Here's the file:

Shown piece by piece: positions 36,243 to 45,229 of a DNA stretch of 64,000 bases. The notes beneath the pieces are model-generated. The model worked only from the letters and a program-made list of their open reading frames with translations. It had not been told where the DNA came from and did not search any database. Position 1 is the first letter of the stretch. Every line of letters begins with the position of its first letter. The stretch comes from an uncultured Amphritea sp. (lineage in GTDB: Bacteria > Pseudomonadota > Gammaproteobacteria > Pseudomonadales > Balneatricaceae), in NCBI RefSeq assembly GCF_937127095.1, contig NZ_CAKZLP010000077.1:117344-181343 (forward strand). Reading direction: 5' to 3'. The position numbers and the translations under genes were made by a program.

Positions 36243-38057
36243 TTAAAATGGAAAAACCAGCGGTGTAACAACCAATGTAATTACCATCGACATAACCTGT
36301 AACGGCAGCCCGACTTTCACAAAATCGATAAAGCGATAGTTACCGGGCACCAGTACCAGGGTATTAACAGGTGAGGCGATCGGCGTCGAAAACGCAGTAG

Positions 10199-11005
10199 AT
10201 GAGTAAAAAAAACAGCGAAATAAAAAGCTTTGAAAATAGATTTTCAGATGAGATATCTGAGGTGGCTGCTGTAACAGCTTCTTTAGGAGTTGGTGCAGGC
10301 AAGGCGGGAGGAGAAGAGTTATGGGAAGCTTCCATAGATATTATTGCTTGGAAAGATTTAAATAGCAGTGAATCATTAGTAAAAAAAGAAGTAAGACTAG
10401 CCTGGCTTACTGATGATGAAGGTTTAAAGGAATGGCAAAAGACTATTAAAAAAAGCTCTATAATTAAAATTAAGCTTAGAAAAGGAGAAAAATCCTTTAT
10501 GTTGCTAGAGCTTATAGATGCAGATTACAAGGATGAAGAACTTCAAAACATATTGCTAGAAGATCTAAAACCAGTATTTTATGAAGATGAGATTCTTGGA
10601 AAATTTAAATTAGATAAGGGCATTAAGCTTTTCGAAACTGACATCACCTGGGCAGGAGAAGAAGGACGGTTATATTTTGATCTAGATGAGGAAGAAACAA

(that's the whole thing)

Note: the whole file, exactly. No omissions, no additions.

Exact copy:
Shown piece by piece: positions 36,243 to 45,229 of a DNA stretch of 64,000 bases. The notes beneath the pieces are model-generated. The model worked only from the letters and a program-made list of their open reading frames with translations. It had not been told where the DNA came from and did not search any database. Position 1 is the first letter of the stretch. Every line of letters begins with the position of its first letter. The stretch comes from an uncultured Amphritea sp. (lineage in GTDB: Bacteria > Pseudomonadota > Gammaproteobacteria > Pseudomonadales > Balneatricaceae), in NCBI RefSeq assembly GCF_937127095.1, contig NZ_CAKZLP010000077.1:117344-181343 (forward strand). Reading direction: 5' to 3'. The position numbers and the translations under genes were made by a program.

Positions 36243-38057
36243 TTAAAATGGAAAAACCAGCGGTGTAACAACCAATGTAATTACCATCGACATAACCTGT
36301 AACGGCAGCCCGACTTTCACAAAATCGATAAAGCGATAGTTACCGGGCACCAGTACCAGGGTATTAACAGGTGAGGCGATCGGCGTCGAAAACGCAGTAG

Positions 10199-11005
10199 AT
10201 GAGTAAAAAAAACAGCGAAATAAAAAGCTTTGAAAATAGATTTTCAGATGAGATATCTGAGGTGGCTGCTGTAACAGCTTCTTTAGGAGTTGGTGCAGGC
10301 AAGGCGGGAGGAGAAGAGTTATGGGAAGCTTCCATAGATATTATTGCTTGGAAAGATTTAAATAGCAGTGAATCATTAGTAAAAAAAGAAGTAAGACTAG
10401 CCTGGCTTACTGATGATGAAGGTTTAAAGGAATGGCAAAAGACTATTAAAAAAAGCTCTATAATTAAAATTAAGCTTAGAAAAGGAGAAAAATCCTTTAT
10501 GTTGCTAGAGCTTATAGATGCAGATTACAAGGATGAAGAACTTCAAAACATATTGCTAGAAGATCTAAAACCAGTATTTTATGAAGATGAGATTCTTGGA
10601 AAATTTAAATTAGATAAGGGCATTAAGCTTTTCGAAACTGACATCACCTGGGCAGGAGAAGAAGGACGGTTATATTTTGATCTAGATGAGGAAGAAACAA